Construction just keep on going at Kelowna General Hospital.
And over the next few months there will be even more as as one building comes down, another starts to go up.
With shovel in hand, Health Minister Dr. Margaret MacDiarmid joined health and community representatives Friday, including local MLAs Norm Letnick and Steve Thomson, as well CORD chairman Robert Hobson, to celebrate the start of construction on the new Interior Heart and Surgical Centre building at KGH.
“This marks a milestone for health services here,” said MacDiarmid, noting the centre will be a regional facility, one used by cardiac atients from throughout the Interiror.
To make room for the new, three-storey, 14,000-square-metre heart centre, the oldest building at the hospital—the Pandosy Building—is currently being deolished.
Thomson, said the demolition was bittersweet for him as he was born in the Pandosy Building back when it was the main KGH structure. So too was Hobson, a Kelowna city councillor and chairman of Central Okanagan Regional Hospital District board.
The regional hospital district contributed $70 million of the $169.1 million cost of the new centre.
“With the start of construction of the Interior Heart and Surgical Centre building, we are entering a new era of cardiac care here in the Interior,” said Thomson. “This new building will provide timely, life-saving therapies and surgeries to area residents who previously would have to have been transported to the coast.”
When the Interior Heart and Surgical Centre building opens to patients in mid-2015, it will be the province’s fifth cardiac critical care centre and the first outside the Lower Mainland and Vancouver Island, meaning Interior patients won’t have to travel far from their families for cardiac care.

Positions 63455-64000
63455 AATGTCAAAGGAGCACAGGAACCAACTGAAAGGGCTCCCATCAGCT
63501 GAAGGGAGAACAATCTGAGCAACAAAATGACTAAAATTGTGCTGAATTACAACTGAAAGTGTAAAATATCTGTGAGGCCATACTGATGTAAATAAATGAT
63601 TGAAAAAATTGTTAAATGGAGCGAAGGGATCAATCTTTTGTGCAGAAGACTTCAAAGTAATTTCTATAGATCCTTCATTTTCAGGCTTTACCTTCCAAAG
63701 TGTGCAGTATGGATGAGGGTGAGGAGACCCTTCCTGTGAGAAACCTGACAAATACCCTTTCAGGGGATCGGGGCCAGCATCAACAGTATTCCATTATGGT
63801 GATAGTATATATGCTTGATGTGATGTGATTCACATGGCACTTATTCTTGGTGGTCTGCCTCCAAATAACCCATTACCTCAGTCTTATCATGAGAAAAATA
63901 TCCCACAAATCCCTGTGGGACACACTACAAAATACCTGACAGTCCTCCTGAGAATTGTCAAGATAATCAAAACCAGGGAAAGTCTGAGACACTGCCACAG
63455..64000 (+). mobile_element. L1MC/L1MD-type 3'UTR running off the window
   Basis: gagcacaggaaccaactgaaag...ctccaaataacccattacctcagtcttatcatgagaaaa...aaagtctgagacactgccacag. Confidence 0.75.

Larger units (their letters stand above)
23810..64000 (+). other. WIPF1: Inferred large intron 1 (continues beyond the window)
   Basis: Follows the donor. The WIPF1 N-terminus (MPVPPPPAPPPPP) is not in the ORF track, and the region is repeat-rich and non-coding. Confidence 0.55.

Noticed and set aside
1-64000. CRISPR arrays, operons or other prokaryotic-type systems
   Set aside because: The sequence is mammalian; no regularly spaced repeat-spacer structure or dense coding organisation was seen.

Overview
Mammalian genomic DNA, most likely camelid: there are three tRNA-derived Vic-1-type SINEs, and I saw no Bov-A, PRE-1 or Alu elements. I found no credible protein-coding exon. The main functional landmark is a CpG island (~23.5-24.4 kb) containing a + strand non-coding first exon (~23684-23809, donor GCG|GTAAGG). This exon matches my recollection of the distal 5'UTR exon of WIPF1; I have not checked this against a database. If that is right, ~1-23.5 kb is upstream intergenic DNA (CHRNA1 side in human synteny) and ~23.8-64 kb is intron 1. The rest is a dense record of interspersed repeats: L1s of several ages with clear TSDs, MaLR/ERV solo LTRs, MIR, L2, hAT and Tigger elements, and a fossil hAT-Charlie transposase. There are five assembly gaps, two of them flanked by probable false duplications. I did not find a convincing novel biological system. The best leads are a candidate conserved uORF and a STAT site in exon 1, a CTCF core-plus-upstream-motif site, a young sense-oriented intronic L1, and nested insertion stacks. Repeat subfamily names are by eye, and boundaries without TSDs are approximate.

The new building will provide a permanent location for cardiac-surgical services and programs at Kelowna General Hospital. The IHSC building will have state-of-the-art surgical facilities, a medical device reprocessing department, cardiac intensive care unit and post-operative recovery area.
The total cost of the entire Interior Heart and Surgical Centre project—of which the centre building is one component—is $367 million. The project also includes the Dr. Walter Anderson KGH laboratory building, renovations to the existing Royal and Strathcona buildings and “fit-outs” in the new Centennial building.
Alan Linsley of Plenary Heath Group, the consortium designing, building and financing the IHSC building, said it’s design means the building will now have three floors instead of originally envisioned four, cost $33 million less than originally estimated and will be built several months earlier than originally planned. And all that will be done without sacrificing space inside.
“Basically we will have a larger floor plate but essentially the same square footage,” he said.
Interior Health entered into a fixed-price, performance-based agreement with , Plenary Health, to design, build, finance and maintain the surgical building for a term of 30 years which ends in 2043.
The health ministry said all clinical health services will be publicly funded and publicly provided in accordance with the Canada Health Act.
The B.C. government has invested around $1.5 billion dollars in capital healthcare projects in the Interior since 2001, including the new Centennial Building at KGH which opened in May, the new Polson Tower at Vernon Jubilee Hospital and the UBC faculty of medicine and Interior Health clinical academic campus building at KGH.
Over the next few months the Pandosy Building will be torn down, a job that has already started.
Hospital officials said they uncovered what was the main entrance to the hospital when the Pandosy Building was the main structure, and it was used as the backdrop for Friday’s ground-breaking ceremony.